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Canine Advocacy Program Helps Children Through Testimonies, Court Appearances

(CBS DETROIT) – A program that started to support children through the criminal justice system has expanded its services.

"The Canine Advocacy Program, which was started in 2010 and has come under the Care House umbrella in 2022, is really about providing comfort and safety and security, at least that feeling of comfort to children and adult victims of violence or abuse," said CARE House President and CEO Blythe Tyler.

CARE House of Oakland County is the first organization of its kind in Michigan, supporting children with trauma through Canine Advocates.

The organization now has its own dog, named Harper.

"Harper as a Canine Advocate is trained differently than maybe a therapy dog or a service dog," Tyler said.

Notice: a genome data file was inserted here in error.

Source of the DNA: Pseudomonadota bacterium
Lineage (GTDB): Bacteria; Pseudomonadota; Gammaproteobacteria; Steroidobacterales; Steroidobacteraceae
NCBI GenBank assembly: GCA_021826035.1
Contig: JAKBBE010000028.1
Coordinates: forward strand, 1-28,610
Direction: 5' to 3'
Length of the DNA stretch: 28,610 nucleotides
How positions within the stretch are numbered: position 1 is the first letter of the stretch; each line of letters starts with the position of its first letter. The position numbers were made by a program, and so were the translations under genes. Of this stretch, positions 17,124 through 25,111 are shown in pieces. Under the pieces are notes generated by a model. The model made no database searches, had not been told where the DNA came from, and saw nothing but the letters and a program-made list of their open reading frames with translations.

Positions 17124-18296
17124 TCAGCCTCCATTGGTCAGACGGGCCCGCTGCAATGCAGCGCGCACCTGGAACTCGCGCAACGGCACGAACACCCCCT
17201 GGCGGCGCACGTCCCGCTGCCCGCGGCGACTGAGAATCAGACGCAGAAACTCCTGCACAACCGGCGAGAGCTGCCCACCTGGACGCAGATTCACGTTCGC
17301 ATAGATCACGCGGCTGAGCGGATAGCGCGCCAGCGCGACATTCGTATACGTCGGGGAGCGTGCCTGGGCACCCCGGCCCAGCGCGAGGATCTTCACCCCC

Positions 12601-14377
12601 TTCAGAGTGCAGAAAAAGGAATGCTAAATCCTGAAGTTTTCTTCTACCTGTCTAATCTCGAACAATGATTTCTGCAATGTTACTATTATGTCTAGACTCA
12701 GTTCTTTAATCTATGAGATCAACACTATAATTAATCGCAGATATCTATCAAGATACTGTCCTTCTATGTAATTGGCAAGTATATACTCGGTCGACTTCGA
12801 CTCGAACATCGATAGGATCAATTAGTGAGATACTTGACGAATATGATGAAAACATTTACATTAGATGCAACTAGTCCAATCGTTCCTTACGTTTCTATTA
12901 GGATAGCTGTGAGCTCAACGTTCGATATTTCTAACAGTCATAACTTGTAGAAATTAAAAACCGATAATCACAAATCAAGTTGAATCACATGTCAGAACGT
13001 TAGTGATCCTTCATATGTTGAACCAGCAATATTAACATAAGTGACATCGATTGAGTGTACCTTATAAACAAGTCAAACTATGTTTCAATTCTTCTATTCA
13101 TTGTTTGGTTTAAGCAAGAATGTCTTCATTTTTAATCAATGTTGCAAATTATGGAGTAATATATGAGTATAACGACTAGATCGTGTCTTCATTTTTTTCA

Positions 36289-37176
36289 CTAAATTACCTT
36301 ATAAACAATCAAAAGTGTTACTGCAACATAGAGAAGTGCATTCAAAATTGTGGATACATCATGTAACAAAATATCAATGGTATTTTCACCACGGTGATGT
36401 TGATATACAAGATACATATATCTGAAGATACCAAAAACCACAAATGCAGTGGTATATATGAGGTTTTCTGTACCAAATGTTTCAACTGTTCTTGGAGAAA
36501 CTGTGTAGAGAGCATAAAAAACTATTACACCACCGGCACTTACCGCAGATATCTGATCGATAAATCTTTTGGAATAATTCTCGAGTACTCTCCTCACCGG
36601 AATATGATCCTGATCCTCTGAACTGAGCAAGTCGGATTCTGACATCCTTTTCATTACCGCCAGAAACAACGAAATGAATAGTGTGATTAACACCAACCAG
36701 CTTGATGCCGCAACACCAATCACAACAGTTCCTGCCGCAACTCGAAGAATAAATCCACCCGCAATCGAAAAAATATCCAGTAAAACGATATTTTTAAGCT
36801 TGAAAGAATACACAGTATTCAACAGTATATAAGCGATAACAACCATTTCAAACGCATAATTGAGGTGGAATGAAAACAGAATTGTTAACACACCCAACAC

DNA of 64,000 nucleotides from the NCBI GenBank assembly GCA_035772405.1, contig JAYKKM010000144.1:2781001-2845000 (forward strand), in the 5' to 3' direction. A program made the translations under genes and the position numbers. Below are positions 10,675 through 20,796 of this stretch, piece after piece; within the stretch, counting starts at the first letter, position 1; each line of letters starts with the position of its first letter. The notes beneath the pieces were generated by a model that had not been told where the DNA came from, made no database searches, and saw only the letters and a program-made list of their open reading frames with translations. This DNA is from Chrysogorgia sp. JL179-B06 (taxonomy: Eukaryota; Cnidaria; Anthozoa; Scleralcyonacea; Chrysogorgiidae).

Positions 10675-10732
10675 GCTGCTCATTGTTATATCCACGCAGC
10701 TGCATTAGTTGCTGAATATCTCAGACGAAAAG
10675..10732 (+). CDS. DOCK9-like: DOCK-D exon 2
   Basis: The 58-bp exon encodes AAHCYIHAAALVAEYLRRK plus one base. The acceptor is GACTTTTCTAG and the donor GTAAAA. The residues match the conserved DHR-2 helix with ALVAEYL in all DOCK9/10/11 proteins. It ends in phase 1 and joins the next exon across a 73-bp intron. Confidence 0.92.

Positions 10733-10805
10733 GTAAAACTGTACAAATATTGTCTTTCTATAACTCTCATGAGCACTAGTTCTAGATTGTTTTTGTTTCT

"In the case of a service dog, they're trained to assist one person, and so their training looks different. In terms of a therapy dog, a therapy dog has a lot less training than Harper. Harper, specifically, is trained to be loved, to be petted, to be calm and to have lots of people approach her."

The program uses career-changing dogs with special training to help kids through anxious episodes like witness testimony and court appearances.

Currently, there are 31 dogs actively working throughout the state, with two at the Oakland County Prosecutor's office.

"It's hard to be able to talk about things that are scary, traumatic experiences, and it's hard to process those feelings and those thoughts. So, Harper just provides a little extra, a little extra level of support when kids need it," Tyler said.

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